Thoughts On How to Clean Up Denver’s Air

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I was recently invited by Colorado Governor Jared Polis to participate in a roundtable discussion on how State government can support the Colorado Cleantech industry and help the State improve its air quality. It was a timely discussion given that Denver’s air quality rating was recently downgraded from moderately poor to serious. While many good ideas were bantered about, the conversation eventually turned from what industry can do, to what the state can do to support the needed change.

Two ideas came out of this meeting that I wholeheartedly agree with.

Denver smog
September 28, 2012 – View of Denver skyline from South Table Mountain (STM). (Dennis Schroeder / NREL)

First, the State should continue its focus on electrification of government fleets. Denver has committed to replace eligible fleet passenger vehicles with EVs as they are retired, but the process needs to be accelerated and medium-duty trucks and buses need to be included, as they represent 20% of the smog contribution. Denver has an opportunity to set an example for US cities and businesses. And while 25% of the city’s fleet being electric by 2029 is good, it could be better. If replacing 850 gas or diesel vehicles with electric would remove 11,500 tons of emissions from the air, let’s multiply that effort by accelerating the conversion and including medium duty trucks and buses.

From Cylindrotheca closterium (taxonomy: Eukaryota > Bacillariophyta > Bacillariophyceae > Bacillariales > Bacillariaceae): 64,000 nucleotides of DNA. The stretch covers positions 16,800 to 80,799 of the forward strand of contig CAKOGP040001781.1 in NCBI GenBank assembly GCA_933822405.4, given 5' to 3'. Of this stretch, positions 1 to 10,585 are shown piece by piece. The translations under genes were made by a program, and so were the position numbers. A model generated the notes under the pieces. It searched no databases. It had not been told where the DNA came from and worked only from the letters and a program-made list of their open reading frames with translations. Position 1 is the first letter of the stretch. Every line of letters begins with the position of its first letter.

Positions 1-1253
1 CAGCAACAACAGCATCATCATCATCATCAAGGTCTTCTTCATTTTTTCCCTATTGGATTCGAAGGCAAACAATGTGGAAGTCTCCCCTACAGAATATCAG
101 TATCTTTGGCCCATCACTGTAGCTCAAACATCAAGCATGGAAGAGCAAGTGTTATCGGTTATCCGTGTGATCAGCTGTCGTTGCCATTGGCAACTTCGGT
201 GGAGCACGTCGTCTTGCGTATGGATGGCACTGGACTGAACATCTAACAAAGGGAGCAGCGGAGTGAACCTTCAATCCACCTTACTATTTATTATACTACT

The second, and potentially more impactful action local government can take is to follow the EU’s example and declare Low Emission Zones (LEZ). In a nutshell, a LEZ is a designated region within a heavily trafficked area where a pollution fee is charged to diesel- or gasoline-powered commercial vehicles. This fee incentivizes commercial fleets to use Zero Emission vehicles. By implementing such zones, NO2 levels have been reduced by as much as 32% in some EU cities, noise has been dramatically decreased, and, more importantly, businesses are given a financially quantifiable reason to become more environmentally friendly. LEZ’s can be implemented by City governments quickly, without raising taxes or passing new State or Federal laws. Grass roots efforts by citizens can have a fast impact with City Councils to pass LEZ rules.

Again, these were just two of the options that were discussed in the roundtable, but in my opinion, committing to the electrification of government fleets and declaring low or zero emission zone in major metropolitan areas are the best approach to getting business to see the value in polluting less. And while this particular meeting was directed at the State of Colorado, the ideas are not limited to this State. The fastest and most efficient way to take a bite out of emissions is for ideas like these to be enacted quickly at the State and City levels across the nation.

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